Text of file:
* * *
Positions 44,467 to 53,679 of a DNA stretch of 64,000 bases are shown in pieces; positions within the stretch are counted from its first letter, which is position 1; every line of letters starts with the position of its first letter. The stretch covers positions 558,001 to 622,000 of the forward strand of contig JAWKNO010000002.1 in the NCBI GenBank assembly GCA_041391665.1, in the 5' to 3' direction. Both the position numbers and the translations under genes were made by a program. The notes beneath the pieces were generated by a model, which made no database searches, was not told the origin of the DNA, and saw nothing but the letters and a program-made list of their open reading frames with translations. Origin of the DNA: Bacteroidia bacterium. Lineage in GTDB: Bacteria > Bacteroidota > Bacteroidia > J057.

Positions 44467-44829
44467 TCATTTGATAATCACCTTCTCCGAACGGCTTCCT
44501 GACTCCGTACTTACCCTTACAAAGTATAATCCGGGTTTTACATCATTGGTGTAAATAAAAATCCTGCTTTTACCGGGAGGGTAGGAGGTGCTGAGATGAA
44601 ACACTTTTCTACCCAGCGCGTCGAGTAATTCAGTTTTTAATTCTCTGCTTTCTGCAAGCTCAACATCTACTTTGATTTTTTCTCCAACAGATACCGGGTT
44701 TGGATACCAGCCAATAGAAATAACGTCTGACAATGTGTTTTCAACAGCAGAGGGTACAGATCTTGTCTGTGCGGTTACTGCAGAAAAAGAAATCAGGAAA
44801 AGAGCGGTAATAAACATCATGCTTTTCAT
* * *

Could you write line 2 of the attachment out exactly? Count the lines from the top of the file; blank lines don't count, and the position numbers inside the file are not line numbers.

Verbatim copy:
Positions 44467-44829